McHenry County Board members defended their work records, and had some choice words, after once again finding themselves in the crosshairs of Democratic state Rep. Jack Franks.
Franks, of Marengo, announced Monday that he planned to ask for a special prosecutor to investigate allegations that board members are not working the 1,000 hours a year required of them to be eligible to receive pensions under the Illinois Municipal Retirement Fund. Fund Director Louis Kosiba, joined by Franks, told the Northwest Herald on Monday that his office is questioning whether board members are meeting the requirement.
Board member John Jung, R-Woodstock, said that Franks should mind the state’s business rather than the county’s, and pointed out the fact that he is one election away from being fully vested in the state pension system for Springfield lawmakers.
“I would think he’s got better things to do than to bring the guy from IMRF up here when the state is pretty much insolvent,” Jung said.
Under state law, McHenry County government employees must work at least 1,000 hours a year – or about 20 hours a week for 50 weeks – to qualify for IMRF benefits. The County Board in 1997 set a higher standard for its employees – the law otherwise sets a 600-hour annual minimum.
McHenry County received a letter last July from IMRF stating that it had received information calling the workloads into question, spokesman John Krupa said. The letter requested that board members fill out the disclosure form affirming that they were meeting the threshold. An audit of the county’s participation in IMRF was conducted last fall, and aside from some minor issues, no red flags were raised – the five-page audit makes no mention of board members.
But a passage from IMRF’s own policy manual, which Kosiba himself pointed out, raises questions. The manual states that, “barring highly unusual circumstances,” people elected to county and township boards and municipal governments will not qualify for IMRF pensions.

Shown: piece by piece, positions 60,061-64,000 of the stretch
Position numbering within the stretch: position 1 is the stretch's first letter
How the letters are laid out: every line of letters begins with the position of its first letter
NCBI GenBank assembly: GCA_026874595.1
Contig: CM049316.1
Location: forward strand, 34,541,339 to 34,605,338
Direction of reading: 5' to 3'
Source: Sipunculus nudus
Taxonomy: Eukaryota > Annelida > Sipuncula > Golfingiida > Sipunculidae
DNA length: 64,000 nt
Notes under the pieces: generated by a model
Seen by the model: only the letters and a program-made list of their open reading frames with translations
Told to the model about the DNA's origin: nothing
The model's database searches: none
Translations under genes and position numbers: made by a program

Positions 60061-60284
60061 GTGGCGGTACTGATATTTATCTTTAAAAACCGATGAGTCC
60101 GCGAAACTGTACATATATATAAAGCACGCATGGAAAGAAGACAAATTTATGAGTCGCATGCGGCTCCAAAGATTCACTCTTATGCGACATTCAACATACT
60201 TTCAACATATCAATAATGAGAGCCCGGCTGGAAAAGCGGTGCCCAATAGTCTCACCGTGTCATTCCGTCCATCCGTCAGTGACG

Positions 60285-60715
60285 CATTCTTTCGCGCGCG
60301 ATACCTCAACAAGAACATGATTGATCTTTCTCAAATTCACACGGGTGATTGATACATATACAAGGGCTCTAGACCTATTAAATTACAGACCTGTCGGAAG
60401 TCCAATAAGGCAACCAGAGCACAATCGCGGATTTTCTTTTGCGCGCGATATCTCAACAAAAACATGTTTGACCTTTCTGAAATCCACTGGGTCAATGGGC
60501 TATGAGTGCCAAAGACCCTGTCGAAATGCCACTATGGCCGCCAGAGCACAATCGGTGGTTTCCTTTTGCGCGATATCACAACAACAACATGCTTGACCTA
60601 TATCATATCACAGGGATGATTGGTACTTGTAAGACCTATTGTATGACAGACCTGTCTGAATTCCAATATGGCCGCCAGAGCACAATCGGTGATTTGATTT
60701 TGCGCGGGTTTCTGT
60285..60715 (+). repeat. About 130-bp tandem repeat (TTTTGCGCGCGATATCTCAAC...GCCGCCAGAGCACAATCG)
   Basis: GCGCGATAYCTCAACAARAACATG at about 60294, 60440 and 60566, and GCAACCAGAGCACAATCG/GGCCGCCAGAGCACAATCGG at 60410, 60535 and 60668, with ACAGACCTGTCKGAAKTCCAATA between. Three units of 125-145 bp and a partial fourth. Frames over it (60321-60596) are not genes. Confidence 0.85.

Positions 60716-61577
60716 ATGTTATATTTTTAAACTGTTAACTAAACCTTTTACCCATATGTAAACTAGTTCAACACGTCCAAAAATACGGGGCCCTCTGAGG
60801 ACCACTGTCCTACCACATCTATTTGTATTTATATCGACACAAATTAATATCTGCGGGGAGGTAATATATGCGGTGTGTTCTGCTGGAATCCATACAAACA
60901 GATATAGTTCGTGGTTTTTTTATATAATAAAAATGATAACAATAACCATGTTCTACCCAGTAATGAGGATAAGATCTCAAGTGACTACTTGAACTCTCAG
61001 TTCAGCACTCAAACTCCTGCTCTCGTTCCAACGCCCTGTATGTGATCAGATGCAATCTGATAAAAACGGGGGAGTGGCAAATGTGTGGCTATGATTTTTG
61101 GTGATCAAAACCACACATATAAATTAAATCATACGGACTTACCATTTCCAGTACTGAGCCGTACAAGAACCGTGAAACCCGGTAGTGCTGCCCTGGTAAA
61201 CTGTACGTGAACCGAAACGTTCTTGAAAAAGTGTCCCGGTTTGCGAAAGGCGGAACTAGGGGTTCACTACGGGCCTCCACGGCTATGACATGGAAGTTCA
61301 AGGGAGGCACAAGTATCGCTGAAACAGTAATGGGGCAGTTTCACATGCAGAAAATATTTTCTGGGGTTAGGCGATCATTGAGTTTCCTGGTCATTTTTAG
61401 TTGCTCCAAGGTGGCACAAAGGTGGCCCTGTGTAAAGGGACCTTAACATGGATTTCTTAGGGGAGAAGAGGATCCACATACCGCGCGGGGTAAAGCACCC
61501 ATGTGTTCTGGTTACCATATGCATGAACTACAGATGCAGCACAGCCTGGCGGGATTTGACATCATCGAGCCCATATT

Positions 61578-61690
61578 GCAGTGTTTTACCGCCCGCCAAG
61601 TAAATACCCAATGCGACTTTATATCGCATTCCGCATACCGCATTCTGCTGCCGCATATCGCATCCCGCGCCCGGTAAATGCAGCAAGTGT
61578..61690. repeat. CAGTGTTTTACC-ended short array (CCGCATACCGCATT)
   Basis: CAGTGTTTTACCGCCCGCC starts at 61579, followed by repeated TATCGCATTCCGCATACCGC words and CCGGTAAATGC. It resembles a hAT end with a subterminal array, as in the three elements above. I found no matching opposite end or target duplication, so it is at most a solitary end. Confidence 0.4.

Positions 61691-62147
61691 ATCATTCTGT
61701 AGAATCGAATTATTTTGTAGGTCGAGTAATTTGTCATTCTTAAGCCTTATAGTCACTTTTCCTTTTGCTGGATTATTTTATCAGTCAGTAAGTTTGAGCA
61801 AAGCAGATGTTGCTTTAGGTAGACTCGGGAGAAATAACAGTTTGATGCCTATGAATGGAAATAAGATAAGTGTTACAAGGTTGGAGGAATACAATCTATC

Board member Andrew Gasser, R-Fox River Grove, is one of two members who turned down an IMRF pension. While he questioned Franks’ motives and his timing – the announcement came two weeks before the primary – he said board members are going to have to prove they’re working the 1,000 hours required. Two other board members are collecting IMRF through previous government jobs and are not signed up through the county.
“There are going to be a lot of people who are going to have to show their work,” Gasser said.
Franks as part of his argument tallied up the hours that board members spent in meetings last year to help prove his point, arguing that they don’t come close. But that doesn’t tell the whole story – for example, the County Board chairman does not sit on any of the standing committees in which much of county government’s work gets done, but often is conducting county business.
The IMRF counts meeting attendance, preparing for meetings, talking with constituents and employees, and attendance at civic functions in an official capacity as being “on the clock.” Hours that board members are commuting to meetings and functions, or the idea of being “on call” for constituents, do not count.
Board member Chuck Wheeler, R-McHenry, said he definitely meets the 1,000-hour threshold when preparation and constituent outreach is added.
“This is a very difficult job for any citizen to hold when they have another job,” said Wheeler, who owns a health insurance business. “The flexibility needed is tremendous.”
He, too, questioned Franks’ motives, and chalked it up to getting attention for what Wheeler predicted will be a tight re-election race for the Democratic representative. Franks has butted heads with the County Board before, on issues from property tax relief to making the board chairmanship popularly elected.
Board member Michele Aavang, R-Woodstock, said that a number of projects, from the revised stormwater ordinance to the completion and ratification of the Unified Development Ordinance and its subsequent review and revision, easily bring participating board members to meeting the work requirement.
“I’m not complaining, because it’s part of the job, but we put in lots of time on these projects,” Aavang said.
Pensions under IMRF are calculated by a percentage for every year worked based on an employee’s highest average earnings during a certain time period in the last decade of service.
At a salary of $21,000 a year, a board member’s pension does not add up to much – IMRF participants contribute 4.5 percent of each paycheck into the system.
Defrauding IMRF is a Class 3 felony. Eligibility for an IMRF pension is automatically revoked with any felony conviction, Kosiba said.